New data reveals that the controversial new driving test manoeuvre – pulling up on the right hand side of the road – could be boosting learner awareness, making them safer, better drivers.
When the new driving test was introduced at the end of last year, many of the changes were welcomed – save for one, which sees the learner now having to pull up on the right, reversing for two-car lengths and coming to a stop before rejoining traffic.
Its inclusion in the driving test caused consternation within the instructor and examiner communities with some saying that the manoeuvre was dangerous and contravened the Highway Code.
Fast forward nearly a year though and the Driver and Vehicle Standards Agency (DVSA) is claiming that such new manoeuvres have had a positive impact on learner awareness and risk management skills, not a detrimental one.
According to official test statistics, there has been a 3.4% drop in driving faults when moving away safely; the DVSA believes this shows that learners are now more aware of the risk of moving away from the side of the road because of the ‘pull up to the right’ manoeuvre – and therefore, are better equipped to manage such manoeuvres both in the test and in the real world.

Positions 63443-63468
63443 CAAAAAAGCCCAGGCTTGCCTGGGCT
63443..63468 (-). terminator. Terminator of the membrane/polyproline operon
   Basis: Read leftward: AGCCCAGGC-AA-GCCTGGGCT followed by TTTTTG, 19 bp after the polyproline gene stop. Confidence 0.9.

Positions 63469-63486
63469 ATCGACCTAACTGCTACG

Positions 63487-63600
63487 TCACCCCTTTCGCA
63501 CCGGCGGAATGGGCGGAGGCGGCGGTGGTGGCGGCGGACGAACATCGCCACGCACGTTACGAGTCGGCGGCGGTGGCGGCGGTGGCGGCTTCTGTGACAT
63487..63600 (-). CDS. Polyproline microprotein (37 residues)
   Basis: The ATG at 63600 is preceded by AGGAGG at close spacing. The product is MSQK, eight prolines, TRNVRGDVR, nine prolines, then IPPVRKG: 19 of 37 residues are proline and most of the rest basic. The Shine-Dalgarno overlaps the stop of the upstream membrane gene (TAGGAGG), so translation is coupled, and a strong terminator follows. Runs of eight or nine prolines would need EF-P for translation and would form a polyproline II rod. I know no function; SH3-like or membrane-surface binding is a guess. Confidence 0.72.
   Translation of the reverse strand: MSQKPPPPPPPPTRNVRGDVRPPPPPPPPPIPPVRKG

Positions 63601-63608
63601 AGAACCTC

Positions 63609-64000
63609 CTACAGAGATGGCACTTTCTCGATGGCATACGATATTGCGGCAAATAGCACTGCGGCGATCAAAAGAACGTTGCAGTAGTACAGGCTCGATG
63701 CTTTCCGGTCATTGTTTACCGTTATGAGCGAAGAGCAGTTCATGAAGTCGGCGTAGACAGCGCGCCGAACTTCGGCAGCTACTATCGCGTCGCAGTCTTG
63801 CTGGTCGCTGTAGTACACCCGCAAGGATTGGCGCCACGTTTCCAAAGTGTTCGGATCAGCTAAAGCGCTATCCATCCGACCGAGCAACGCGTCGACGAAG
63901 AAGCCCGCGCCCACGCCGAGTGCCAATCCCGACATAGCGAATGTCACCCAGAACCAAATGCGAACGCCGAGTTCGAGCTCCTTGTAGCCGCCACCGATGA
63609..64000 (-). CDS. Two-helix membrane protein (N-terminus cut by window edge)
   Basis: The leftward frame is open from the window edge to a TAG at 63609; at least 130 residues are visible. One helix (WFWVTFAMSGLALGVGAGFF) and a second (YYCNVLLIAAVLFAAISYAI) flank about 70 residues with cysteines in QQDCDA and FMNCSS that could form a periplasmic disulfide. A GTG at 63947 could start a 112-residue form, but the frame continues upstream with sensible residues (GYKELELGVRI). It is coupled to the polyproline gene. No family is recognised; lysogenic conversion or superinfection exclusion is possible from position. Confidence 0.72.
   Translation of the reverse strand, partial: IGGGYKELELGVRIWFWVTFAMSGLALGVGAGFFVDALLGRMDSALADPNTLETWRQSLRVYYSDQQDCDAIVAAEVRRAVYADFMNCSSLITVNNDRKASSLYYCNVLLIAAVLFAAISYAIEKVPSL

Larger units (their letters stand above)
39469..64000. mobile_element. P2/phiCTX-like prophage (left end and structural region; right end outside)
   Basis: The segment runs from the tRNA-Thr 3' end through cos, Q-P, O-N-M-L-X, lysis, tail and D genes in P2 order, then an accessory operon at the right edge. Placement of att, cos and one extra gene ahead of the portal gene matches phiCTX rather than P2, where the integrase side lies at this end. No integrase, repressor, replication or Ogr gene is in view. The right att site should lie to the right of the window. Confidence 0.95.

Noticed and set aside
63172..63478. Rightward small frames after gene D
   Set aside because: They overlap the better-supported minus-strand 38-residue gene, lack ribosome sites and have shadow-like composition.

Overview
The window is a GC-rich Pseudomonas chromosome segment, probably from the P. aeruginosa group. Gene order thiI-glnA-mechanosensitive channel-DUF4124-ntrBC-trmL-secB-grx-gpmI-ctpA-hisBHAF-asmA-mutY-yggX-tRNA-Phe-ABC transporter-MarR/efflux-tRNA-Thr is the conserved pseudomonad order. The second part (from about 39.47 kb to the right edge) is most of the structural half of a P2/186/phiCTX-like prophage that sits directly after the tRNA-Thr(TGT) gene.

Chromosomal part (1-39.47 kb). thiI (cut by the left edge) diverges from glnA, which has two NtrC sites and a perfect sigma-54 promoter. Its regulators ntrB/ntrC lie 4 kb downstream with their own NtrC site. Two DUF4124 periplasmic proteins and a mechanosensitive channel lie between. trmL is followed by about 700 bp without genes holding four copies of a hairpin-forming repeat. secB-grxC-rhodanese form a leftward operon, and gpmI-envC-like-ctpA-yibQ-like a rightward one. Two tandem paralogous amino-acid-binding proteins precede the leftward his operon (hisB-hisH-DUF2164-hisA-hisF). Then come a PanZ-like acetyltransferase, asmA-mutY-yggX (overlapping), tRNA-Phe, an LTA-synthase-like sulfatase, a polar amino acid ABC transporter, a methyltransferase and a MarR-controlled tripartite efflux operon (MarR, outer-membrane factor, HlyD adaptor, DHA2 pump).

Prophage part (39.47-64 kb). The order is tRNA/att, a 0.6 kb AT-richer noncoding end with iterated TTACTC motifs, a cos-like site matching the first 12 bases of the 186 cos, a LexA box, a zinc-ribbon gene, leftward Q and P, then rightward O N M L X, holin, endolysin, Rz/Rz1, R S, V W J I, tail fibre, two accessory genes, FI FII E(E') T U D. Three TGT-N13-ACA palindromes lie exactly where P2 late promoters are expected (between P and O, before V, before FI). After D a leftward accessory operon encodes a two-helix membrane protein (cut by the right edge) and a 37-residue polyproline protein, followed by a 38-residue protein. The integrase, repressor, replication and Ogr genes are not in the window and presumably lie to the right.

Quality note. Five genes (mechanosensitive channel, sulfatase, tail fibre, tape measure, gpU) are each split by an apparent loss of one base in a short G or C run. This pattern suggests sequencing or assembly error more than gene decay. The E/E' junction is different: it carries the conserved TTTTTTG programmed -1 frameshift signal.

The agency also claims that driving faults on the forward-parking manoeuvre are also lower by 1.2%, again suggesting that learner awareness has improved.
For the DVSA at least, these stats will vindicate its belief that manoeuvres such as pulling up on the right were, well, right and that the aim – to ensure drivers had suitable experience of such manoeuvres for when they were driving by themselves – has paid off.
By including them in the test, the DVSA has always argued that the examiner would be in a better position to assess a learner’s risk management skills in the ‘real world’.
Change for the better?
Carly Brookfield, the CEO of the Driving Instructors Association, commented: “Despite the majority of the industry getting behind the changes, there were trainers who were opposed to the introduction of this manoeuvre.
“They may well remain cynical, and point to decreases in faults being minimal. However, any positive shift in a candidate’s ability to identify and better manage the real risks of independent driving should be welcomed – and are an early and encouraging indicator of the efficacy of the new test.”
Her views were echoed by Gordon Witherspoon, the DVSA’s Deputy Chief Driving Examiner: “It’s great to see the improvement in learner drivers’ awareness and risk management and how new drivers are more prepared for driving on their own once they pass their test. These were some of the goals when these changes were introduced.”